Evusheld an option for immunocompromised

AUSTIN, Texas – A new monoclonal antibody treatment called Evusheld for the immunocompromised has been available to providers and patients since early January, but health experts in Texas say people are not asking for it.

In a John Hopkins study, it was found that only 17% of immunocompromised people produce antibodies from the COVID-19 vaccine. Evusheld can save the lives of those who do not.

The Food and Drug Administration approved the treatment in late December. It is different from Sotrovimab for people who currently have a mild to moderate case of COVID and are at high risk for severe COVID disease.

The federal government is rationing the supply, but it still does not seem to be a problem. According to the Texas Department of State Health Services, it currently has more supply available than requested by providers.

This week, 3,912 courses were shipped to Texas this week, and there have been 432 requests from providers for the product.

“We now have enough of this medicine in the state,” said Drs. David Lakey, member of the Texas Medical Association’s COVID-19 Task Force. “It just isn’t used to the extent it should be. People don’t ask for it.”

Evusheld offer. (Elizabeth Whitley)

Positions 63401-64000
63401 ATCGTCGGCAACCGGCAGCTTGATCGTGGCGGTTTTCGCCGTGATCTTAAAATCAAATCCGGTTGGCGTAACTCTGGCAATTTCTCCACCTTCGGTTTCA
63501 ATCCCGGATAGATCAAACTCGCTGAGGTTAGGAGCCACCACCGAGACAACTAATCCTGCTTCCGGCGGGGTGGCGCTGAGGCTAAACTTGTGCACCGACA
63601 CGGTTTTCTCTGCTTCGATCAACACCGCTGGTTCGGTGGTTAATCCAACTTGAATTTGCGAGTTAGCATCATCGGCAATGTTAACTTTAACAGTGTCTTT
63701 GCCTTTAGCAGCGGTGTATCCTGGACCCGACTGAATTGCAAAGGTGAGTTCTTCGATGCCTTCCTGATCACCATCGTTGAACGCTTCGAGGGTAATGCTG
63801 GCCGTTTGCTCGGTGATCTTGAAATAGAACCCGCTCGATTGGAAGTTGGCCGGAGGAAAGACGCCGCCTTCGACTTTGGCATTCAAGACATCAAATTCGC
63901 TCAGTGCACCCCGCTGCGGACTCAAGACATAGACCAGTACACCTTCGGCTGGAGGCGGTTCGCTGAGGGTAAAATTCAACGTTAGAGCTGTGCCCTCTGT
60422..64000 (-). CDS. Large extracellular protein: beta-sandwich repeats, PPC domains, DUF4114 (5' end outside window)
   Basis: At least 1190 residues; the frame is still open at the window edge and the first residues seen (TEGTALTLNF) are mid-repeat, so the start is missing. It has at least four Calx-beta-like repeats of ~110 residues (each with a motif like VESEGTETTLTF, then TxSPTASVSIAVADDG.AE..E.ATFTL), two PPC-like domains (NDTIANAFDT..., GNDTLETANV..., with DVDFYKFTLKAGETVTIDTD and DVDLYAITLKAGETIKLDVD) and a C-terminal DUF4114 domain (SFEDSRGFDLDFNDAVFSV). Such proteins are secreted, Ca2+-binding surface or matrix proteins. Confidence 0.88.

At the end of January, the federal government sent 400,000 doses, with 1.2 million doses ordered. About 7 million people who are immunocompromised can benefit from the drug, all with a higher risk of a serious case of COVID-19.

“When we look at the hospitals that have serious diseases with COVID-19, it is patients who are not vaccinated, and patients who are vaccinated who are immunocompromised,” said Drs. Debra Patt, Executive Vice President of Texas Oncology.

Elizabeth Whitley is immune compromised. She is taking medication that suppresses her immune system after a kidney transplant. She thought her saving grace would be the COVID-19 vaccine, but after taking the shot multiple times, she had no antidotes to see.

“It says my blood sample collection at 11-8 from last year was negative for COVID antibodies,” said Whitley, reading her COVID-19 vaccine results for antibodies.

The results were part of John Hopkins’ study. The medication Whitley is taking post-kidney transplant makes her immune compromised.

“You need to take medication so as not to infect your organ,” Whitley said.

More than 7 million people across the country fall into the category of immunocompromised, but now they, like Elizabeth, can return to a semi-normal life with Evusheld.

“Some patients may not yet have an adequate immune response,” said Drs. Debra Patt, referring to response to the COVID-19 vaccine. “Evusheld can help to be extra protective.”

According to the FDA, it has a 77% reduction in the development of symptomatic COVID symptoms for the immunocompromised.

“We’re basically trying to find her some Evusheld,” Whitley said, referring to a conversation she had with someone on social media.

Whitley posted about the treatment of antibodies on her pages on social media, and reached out to others in her position. With each post, Whitley says she’s one step closer to protecting more people and saving lives.

“I really hope this new medicine will do something not only for me, but for people like me,” Whitley said.

Evusheld an option for immunocompromised

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